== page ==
South Australia Eyes Big Wave of New Solar, Storage
Meeting in the state capital of Adelaide yesterday, the Board of ZEN Energy approved a strategic plan to establish 1 GW of additional dispatchable renewable generation assets. The assests will support long-term electricity supply contracts with South Australia’s large industrial users to provide access to lower cost, reliable and low emission energy.
The plan was announced following the first ZEN Energy Board meeting since Sanjeev Gupta’s GFG Alliance purchased a 50.1 percent share in the company.
The announcements strengthen Gupta’s position in South Australia, which began earlier this year when the British billionaire’s company Liberty House purchased the struggling Whyalla Steelworks from Arrium.
The projects endorsed by the ZEN Energy board in the Upper Spencer Gulf region about 300km north of Adelaide include:
- 200 MW of solar PV, comprising 80 MW in the Whyalla Council industrial area, expanded by 120 MW on adjacent land owned by Liberty OneSteel;
- 100-MW/100-MWh battery at Port Augusta;
- 100MW of demand response at the Whyalla Steelworks and other South Australian sites;
- 120-MW/600-MWh pumped hydro storage facility at a disused iron ore mine pit in the Middleback Ranges.
ZEN Energy plans to install an additional 480 MW of solar capacity to support the expansion of industrial capacity in Whyalla and industrial loads elsewhere in South Australia.
“I am delighted ZEN Energy is able to hit the ground running,” ZEN Energy Chairman Sanjeev Gupta said.
“These first steps in South Australia will improve reliability and greatly reduce costs of electricity in our own steelworks at Whyalla, and provide competitive sources of power for other industrial and commercial users.
“This will be followed by early steps to lower Liberty OneSteel’s electricity costs in New South Wales and Victoria, and to provide power at lower cost to other industrial enterprises in these states and Queensland.”
The announcement is the latest in a string of renewable energy projects underway in South Australia.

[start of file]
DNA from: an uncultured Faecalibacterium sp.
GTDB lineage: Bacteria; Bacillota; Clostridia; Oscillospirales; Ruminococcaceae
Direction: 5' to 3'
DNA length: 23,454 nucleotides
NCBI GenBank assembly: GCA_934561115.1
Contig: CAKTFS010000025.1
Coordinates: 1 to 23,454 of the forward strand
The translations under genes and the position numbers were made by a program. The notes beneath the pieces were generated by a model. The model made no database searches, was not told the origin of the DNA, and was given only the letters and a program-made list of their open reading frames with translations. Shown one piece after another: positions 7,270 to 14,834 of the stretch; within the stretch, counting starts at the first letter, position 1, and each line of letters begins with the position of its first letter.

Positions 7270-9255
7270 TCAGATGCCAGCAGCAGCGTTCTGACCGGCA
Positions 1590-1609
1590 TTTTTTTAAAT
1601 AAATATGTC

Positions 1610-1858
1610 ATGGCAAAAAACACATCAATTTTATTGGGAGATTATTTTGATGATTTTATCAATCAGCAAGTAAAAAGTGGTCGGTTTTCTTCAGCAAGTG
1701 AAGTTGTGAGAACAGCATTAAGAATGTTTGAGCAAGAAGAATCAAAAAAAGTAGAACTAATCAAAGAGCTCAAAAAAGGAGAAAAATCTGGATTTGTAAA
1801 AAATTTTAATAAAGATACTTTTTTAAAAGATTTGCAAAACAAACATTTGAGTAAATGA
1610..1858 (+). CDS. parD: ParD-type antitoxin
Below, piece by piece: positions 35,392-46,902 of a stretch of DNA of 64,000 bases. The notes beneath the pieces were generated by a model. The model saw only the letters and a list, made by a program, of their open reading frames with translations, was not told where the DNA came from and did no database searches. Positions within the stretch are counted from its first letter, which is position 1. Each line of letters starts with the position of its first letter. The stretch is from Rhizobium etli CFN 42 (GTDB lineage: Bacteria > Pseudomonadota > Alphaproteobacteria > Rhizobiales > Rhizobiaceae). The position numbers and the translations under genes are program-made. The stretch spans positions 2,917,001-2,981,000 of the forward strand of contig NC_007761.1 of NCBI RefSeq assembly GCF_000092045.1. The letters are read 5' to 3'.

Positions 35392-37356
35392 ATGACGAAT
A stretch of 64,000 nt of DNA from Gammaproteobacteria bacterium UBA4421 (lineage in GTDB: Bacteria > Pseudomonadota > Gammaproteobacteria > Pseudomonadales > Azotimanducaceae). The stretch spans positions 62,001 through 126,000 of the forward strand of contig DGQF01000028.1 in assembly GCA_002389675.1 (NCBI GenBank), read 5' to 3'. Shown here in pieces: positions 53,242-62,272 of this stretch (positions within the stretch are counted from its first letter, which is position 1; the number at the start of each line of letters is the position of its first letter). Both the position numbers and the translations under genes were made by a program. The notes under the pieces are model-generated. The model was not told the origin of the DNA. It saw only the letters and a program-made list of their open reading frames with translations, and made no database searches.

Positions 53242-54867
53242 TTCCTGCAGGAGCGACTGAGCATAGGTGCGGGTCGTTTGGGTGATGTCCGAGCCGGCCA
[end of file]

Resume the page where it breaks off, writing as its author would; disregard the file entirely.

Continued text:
In July, Tesla CEO Elon Musk flew into Adelaide to announce his company would partner with French renewable energy company Neoen to build the world’s largest lithium-ion battery (100 MW/129 MWh) at Neoen’s Hornsdale Wind Farm in the state’s Mid-North.
South Australia leads the nation in the uptake of wind energy and rooftop solar with renewable sources accounting for more than 40 percent of the electricity generated in the state.
However, the closure of two coal-fired power stations in recent years has forced prices up and increased South Australia’s reliance on energy supplies from the eastern Australian states, particularly in times of peak demand.
It is also a time of uncertainty in national energy policy as the Australian Government struggles to come up with a unified vision for the future of its electricity network.
“I have been asked whether today’s decision is contingent on how current uncertainty in national electricity policy is resolved,” Gupta said.
“Naturally we are watching developments in policy closely. In the meantime, we are proceeding with the first 520 MW of capacity based on positive interactions with relevant stakeholders.
“I believe there is a great future for energy-intensive industries in Australia. I look forward to helping build ZEN Energy to become a major player in the Australian energy transition.”
This article was originally published by The Lead South Australia under a Creative Commons license.
Lead image credit: CC0 Creative Commons | Pixabay